Fultz Dynasty Outlook: Top 50 upside if he can gain his confidence back and contribute in more ways than just scoring. Even higher upside if he finds his shot again.
This one goes hand-in-hand with Jonathan Isaac’s story laid out above. The difference is that Mo Bamba is considered more of a sure thing. Drafted by the Magic to be their future frontcourt defensive anchor, Bamba has just been lacking the playing time due to Nikola Vucevic’s career year. Next season, Vooch could (and should) very well be wearing a different jersey, leaving a chunk of available minutes for the NBA Combine’s wingspan record-holder. Bamba is averaging per-36 minute numbers of 14 points, 9.7 boards, 2.3 assists, 2.8 blocks, and 1.3 three’s on 49% shooting. This dude is going to be a fantasy giant once he’s set free. Top 30 future Dynasty upside.
Brandon Knight hasn’t played basketball in almost two years. We’re far removed from his season where he averaged better than 19 points, 5 assists, over 1 steal, and great FT%. The team he’s currently playing for doesn’t help his case either. At best, he would come off the bench behind two usage monsters in James Harden and Chris Paul. Plus, Eric Gordon handles most of the backup Guard minutes for now anyway. I could see Knight and Gordon being a nice backup guard duo but Coach D’Antoni plays a tight 8-man rotation with little budging room. There have been talks of the Rockets making a splash in the trade market for a big fish. Most teams – especially the competitive ones – will ask for Gordon in return for one of their Wings, as evidenced by the Jimmy Butler rumors. Knight just made his return (to the G-League), posting 16 points, 5 assists, and 3 triple’s on inefficient shooting in his first game back. He’s still a ways away but just the fact that he’s back on a court is obviously a step in the right direction. Hey, if he plays well enough to prove he’s getting back to being a starting-caliber PG, maybe his market value will rise enough for him to make his way onto a different roster via trade (we’re looking at you, Orlando) instead of Eric Gordon. Whether the Rockets trade Gordon or Knight, it has to bode well for Knight’s fantasy value if one of them gets moved. His future fantasy value is a mystery at the moment but Knight is just turning 27 in December so he’s still young enough to get back on track. I could see him sneaking back into the Top 125 at the least if he sees enough playing time: an optimist would say maybe even the Top 75 if he can get traded to a positive situation and stay healthy enough to see significant playing time.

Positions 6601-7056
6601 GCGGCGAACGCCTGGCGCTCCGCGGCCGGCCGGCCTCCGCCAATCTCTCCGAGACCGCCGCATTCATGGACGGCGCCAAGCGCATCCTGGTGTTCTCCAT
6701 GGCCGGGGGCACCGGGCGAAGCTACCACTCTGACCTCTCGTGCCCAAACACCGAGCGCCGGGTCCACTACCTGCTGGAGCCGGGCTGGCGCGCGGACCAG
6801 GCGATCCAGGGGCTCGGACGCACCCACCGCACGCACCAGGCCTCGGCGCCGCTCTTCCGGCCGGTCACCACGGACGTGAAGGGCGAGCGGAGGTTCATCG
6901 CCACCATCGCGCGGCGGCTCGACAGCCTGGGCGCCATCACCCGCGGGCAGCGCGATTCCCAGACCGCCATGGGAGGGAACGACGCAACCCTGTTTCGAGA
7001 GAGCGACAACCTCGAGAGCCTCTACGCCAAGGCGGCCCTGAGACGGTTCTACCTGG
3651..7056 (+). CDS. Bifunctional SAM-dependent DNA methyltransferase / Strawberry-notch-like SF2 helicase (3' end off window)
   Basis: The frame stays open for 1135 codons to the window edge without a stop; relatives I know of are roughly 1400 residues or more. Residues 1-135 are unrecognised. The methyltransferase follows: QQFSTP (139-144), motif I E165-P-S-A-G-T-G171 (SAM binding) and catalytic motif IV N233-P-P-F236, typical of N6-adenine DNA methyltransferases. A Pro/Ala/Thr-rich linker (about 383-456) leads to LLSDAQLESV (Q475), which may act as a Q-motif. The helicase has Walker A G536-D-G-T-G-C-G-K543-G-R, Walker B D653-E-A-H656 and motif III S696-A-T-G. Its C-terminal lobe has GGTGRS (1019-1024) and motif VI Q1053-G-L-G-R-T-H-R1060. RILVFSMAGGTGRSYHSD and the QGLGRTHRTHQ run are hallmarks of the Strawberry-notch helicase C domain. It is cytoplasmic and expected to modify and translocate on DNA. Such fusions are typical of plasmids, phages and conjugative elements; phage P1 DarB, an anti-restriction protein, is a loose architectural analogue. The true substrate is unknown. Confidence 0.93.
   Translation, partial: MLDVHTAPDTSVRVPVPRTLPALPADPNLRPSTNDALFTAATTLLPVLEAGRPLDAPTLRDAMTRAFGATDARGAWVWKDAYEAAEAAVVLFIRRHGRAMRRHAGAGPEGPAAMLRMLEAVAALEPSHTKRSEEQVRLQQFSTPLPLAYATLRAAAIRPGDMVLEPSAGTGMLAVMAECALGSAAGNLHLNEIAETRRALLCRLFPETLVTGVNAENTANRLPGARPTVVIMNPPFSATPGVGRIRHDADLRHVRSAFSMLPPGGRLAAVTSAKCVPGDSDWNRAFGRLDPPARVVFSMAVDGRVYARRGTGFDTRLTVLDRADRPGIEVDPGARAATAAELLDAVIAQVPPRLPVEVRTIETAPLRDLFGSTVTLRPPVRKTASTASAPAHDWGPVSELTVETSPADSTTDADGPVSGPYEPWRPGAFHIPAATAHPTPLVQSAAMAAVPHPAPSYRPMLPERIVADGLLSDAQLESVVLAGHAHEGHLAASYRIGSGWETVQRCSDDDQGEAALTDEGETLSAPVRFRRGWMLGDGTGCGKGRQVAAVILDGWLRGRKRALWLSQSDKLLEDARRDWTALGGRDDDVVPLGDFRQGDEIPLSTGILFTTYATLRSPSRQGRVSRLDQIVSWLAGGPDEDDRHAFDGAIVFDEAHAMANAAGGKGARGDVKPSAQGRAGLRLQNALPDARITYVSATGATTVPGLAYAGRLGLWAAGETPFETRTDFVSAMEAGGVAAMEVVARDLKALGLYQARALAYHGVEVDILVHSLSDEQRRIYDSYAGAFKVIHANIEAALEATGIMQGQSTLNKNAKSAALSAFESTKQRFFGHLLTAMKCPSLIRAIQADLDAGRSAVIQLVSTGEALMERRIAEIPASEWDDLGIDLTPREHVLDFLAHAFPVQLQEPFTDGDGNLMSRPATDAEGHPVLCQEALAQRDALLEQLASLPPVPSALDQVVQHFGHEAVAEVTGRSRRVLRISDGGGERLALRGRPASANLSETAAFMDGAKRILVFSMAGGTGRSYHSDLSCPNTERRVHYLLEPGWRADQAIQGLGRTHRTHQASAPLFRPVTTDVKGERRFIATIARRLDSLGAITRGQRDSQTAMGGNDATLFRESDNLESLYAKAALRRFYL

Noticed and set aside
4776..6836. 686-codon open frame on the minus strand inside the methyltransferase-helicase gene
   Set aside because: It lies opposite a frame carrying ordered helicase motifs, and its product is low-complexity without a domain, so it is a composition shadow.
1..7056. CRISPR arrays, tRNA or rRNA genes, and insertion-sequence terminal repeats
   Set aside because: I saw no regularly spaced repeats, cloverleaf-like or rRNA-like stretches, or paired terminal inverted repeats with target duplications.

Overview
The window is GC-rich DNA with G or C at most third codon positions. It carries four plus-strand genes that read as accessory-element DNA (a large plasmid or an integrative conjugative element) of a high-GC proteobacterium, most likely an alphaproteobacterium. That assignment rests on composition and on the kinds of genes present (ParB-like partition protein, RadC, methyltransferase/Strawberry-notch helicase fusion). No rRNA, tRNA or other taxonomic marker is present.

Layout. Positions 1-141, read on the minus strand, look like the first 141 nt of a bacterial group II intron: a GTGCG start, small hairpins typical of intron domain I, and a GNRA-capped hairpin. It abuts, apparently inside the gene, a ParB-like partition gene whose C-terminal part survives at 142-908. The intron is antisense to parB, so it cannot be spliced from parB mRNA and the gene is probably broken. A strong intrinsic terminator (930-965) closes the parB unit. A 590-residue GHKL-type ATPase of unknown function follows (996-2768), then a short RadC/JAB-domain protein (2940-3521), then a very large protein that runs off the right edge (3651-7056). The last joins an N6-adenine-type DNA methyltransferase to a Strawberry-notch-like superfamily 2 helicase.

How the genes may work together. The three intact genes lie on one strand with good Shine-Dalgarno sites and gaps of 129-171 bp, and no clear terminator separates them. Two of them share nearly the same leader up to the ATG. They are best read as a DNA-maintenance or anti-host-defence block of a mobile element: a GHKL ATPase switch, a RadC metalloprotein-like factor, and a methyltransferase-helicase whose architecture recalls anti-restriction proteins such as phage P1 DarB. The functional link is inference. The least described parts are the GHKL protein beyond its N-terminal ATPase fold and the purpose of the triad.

Five years later, do we have any idea who Dante Exum is as an NBA player yet? I’m not comfortable putting a label on him. Exum has always averaged decent per-36 numbers. He hasn’t been able to get the playing time to actually average those numbers though. A myriad of injuries throughout his young career has really held Exum down. Similar to some other guys on this list, all we can do is hope he can stay healthy. He’s never been a particularly fantastic 3-point artist but he can contribute in several other categories. As mentioned, the big “if” is health and playing time. Will Quin Snyder trust Exum to be the x-factor he was always supposed to be for the Jazz? He may never get big minutes if Utah stands pat with their current backcourt but we can hope Exum can at least become a nice sixth man-type with Top 100 Dynasty upside if healthy.